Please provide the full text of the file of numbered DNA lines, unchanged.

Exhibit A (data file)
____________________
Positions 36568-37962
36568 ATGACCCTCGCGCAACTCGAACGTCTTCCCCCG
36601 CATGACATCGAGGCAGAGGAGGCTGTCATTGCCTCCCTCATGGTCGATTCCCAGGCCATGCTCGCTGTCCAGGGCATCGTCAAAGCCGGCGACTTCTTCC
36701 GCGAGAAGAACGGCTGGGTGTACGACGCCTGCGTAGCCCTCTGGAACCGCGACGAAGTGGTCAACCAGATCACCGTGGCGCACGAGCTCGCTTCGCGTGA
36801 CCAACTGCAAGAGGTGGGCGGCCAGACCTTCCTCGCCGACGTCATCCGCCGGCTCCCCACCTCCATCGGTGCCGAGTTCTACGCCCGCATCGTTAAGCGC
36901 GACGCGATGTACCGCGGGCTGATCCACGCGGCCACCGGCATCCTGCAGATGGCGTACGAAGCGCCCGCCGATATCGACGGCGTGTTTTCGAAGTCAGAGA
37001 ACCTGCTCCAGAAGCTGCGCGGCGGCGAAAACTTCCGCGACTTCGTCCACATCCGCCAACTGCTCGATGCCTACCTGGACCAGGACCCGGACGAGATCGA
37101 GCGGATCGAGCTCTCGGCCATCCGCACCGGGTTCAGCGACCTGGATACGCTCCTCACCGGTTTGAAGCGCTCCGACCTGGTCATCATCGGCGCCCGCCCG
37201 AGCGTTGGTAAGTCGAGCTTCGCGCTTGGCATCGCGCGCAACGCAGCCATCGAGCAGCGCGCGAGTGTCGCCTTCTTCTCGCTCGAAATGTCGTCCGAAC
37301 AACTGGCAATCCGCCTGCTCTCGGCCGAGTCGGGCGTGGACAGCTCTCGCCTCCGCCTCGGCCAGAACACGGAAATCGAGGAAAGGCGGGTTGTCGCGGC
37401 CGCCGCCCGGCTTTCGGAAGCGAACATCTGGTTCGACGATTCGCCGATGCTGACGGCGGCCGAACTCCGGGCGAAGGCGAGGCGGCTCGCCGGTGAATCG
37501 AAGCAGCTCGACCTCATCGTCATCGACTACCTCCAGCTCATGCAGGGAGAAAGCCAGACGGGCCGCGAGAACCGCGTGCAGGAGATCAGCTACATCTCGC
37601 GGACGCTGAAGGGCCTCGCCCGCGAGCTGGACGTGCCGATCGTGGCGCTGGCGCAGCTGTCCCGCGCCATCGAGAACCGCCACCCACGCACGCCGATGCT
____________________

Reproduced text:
Positions 36568-37962
36568 ATGACCCTCGCGCAACTCGAACGTCTTCCCCCG
36601 CATGACATCGAGGCAGAGGAGGCTGTCATTGCCTCCCTCATGGTCGATTCCCAGGCCATGCTCGCTGTCCAGGGCATCGTCAAAGCCGGCGACTTCTTCC
36701 GCGAGAAGAACGGCTGGGTGTACGACGCCTGCGTAGCCCTCTGGAACCGCGACGAAGTGGTCAACCAGATCACCGTGGCGCACGAGCTCGCTTCGCGTGA
36801 CCAACTGCAAGAGGTGGGCGGCCAGACCTTCCTCGCCGACGTCATCCGCCGGCTCCCCACCTCCATCGGTGCCGAGTTCTACGCCCGCATCGTTAAGCGC
36901 GACGCGATGTACCGCGGGCTGATCCACGCGGCCACCGGCATCCTGCAGATGGCGTACGAAGCGCCCGCCGATATCGACGGCGTGTTTTCGAAGTCAGAGA
37001 ACCTGCTCCAGAAGCTGCGCGGCGGCGAAAACTTCCGCGACTTCGTCCACATCCGCCAACTGCTCGATGCCTACCTGGACCAGGACCCGGACGAGATCGA
37101 GCGGATCGAGCTCTCGGCCATCCGCACCGGGTTCAGCGACCTGGATACGCTCCTCACCGGTTTGAAGCGCTCCGACCTGGTCATCATCGGCGCCCGCCCG
37201 AGCGTTGGTAAGTCGAGCTTCGCGCTTGGCATCGCGCGCAACGCAGCCATCGAGCAGCGCGCGAGTGTCGCCTTCTTCTCGCTCGAAATGTCGTCCGAAC
37301 AACTGGCAATCCGCCTGCTCTCGGCCGAGTCGGGCGTGGACAGCTCTCGCCTCCGCCTCGGCCAGAACACGGAAATCGAGGAAAGGCGGGTTGTCGCGGC
37401 CGCCGCCCGGCTTTCGGAAGCGAACATCTGGTTCGACGATTCGCCGATGCTGACGGCGGCCGAACTCCGGGCGAAGGCGAGGCGGCTCGCCGGTGAATCG
37501 AAGCAGCTCGACCTCATCGTCATCGACTACCTCCAGCTCATGCAGGGAGAAAGCCAGACGGGCCGCGAGAACCGCGTGCAGGAGATCAGCTACATCTCGC
37601 GGACGCTGAAGGGCCTCGCCCGCGAGCTGGACGTGCCGATCGTGGCGCTGGCGCAGCTGTCCCGCGCCATCGAGAACCGCCACCCACGCACGCCGATGCT